Uzbekistan, Japan to Boost Joint Projects
The country office of the Japan International Cooperation Agency (JICA) in Uzbekistan has conducted a press tour to allow journalists to get familiarized with the projects and programs implemented by this organization in our nation.
Japan is one of Uzbekistan’s major trade, economic and investment partners. In enhancing such partnerships, JICA occupies a special place. Representation of this organization in our country is a reliable partner of ministries and departments in the implementation of projects of social, economic and humanitarian areas. Japanese specialists working in Uzbekistan share their knowledge and experience, sometimes gratuitously.
In recent years, at the initiative of the agency, joint projects are being implemented in the socioeconomic and humanitarian field. Among them are “Prevention and control of non-communicable diseases”, “Allocation of scholarships for training”, “Small Grants Program”, “Construction of Turakurgan Thermal Power Plant”, among others.
The partnership in the field of medicine is also one of the main activities of JICA in Uzbekistan. The event participants visited the National Center for Rehabilitation and Prosthetics of Disabled Persons and received detailed data on the results of cooperation. The center purchased about 60 types of equipment for treating and diagnosing patients for funds (these are several million dollars) provided by JICA.
“Today, in the center outfitted with modern medical equipment, services for the early diagnosis and treatment of diseases are provided free of charge,” said the deputy head physician of the center, Zainiddin Bekmurodov. “New devices can accurately diagnose and effectively treat people with disabilities.”
But, besides financial resources and modern medical equipment, the Japanese side organized the work of Japanese specialists in this center as volunteers, that is, on completely gratuitous conditions. And as Bekmurodov noted, their help is very important, as they not only treat people with disabilities, but also train domestic staff to work on Japanese equipment.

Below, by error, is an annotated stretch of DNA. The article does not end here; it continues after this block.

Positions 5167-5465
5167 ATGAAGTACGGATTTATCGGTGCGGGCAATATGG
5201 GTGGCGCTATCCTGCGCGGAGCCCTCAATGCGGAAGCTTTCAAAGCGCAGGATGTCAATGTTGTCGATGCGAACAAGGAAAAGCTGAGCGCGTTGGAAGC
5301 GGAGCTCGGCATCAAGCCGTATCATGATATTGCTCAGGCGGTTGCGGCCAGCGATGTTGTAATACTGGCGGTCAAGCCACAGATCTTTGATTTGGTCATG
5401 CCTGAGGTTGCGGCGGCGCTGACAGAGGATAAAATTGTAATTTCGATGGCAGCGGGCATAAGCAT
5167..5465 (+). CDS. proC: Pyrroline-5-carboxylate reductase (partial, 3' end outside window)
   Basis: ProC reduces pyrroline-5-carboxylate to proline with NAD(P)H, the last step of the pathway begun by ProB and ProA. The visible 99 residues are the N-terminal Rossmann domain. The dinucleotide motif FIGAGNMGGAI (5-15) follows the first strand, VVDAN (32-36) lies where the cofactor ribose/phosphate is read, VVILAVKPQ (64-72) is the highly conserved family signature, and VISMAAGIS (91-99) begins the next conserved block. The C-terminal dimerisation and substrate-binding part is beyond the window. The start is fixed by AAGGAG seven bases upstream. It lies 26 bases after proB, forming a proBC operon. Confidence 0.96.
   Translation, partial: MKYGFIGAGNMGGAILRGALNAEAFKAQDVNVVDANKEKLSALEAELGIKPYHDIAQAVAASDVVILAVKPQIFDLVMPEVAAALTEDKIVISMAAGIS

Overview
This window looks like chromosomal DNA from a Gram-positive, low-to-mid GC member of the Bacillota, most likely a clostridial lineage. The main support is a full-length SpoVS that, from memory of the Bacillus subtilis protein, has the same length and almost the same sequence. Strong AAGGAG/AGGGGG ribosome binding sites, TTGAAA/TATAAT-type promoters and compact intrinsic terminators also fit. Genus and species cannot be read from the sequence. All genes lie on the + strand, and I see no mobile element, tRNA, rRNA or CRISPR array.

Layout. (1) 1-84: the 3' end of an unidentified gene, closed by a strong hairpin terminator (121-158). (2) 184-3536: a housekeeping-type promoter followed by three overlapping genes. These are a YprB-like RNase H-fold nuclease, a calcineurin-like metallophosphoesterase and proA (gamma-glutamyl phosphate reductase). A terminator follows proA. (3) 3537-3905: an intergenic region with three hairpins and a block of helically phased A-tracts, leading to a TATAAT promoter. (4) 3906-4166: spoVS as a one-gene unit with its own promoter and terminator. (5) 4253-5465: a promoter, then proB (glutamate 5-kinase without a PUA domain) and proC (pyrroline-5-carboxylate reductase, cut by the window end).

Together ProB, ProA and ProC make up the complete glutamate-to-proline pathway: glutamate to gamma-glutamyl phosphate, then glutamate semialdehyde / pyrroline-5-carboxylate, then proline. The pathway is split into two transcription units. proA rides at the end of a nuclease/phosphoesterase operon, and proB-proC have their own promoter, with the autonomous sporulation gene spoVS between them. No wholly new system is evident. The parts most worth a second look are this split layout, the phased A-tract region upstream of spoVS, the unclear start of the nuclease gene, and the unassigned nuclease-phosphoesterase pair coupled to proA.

In general, the movement of volunteers today is popular in many countries around the world. People are voluntarily and absolutely free to assist those who need it. Often, volunteers work not only in their own country, but also far beyond its borders. One such example is the volunteers from Japan, who arrived in Uzbekistan through the JICA line.
The Japan International Cooperation Agency organized a volunteer program back in 2000. During this time, more than 300 volunteers were sent to Uzbekistan. They are all young professionals and experienced experts in the field of health, education, finance, business, culture, sports. JICA volunteers are sent for a two-year term in order to transfer all their knowledge and experience in this or that industry to their Uzbek colleagues.
The journalists also visited children’s and youth sports school No. 2 of our capital, where they got acquainted with the work of a swimming volunteer coach from Japan. But this example has caused me some doubts about its effectiveness.
The fact is that the Japanese swimmer does not have any high sports titles and regalia. And his help to our young swimmers is ineffective in terms of achieving champion results and the emergence of highlevel swimmers in our country. As one of the leaders of this school noted, without this volunteer we, of course, would have quietly managed. But you know how the phrase affects the children: your coach will be a Japanese coach! How it charges boys and girls to train more and more intensely!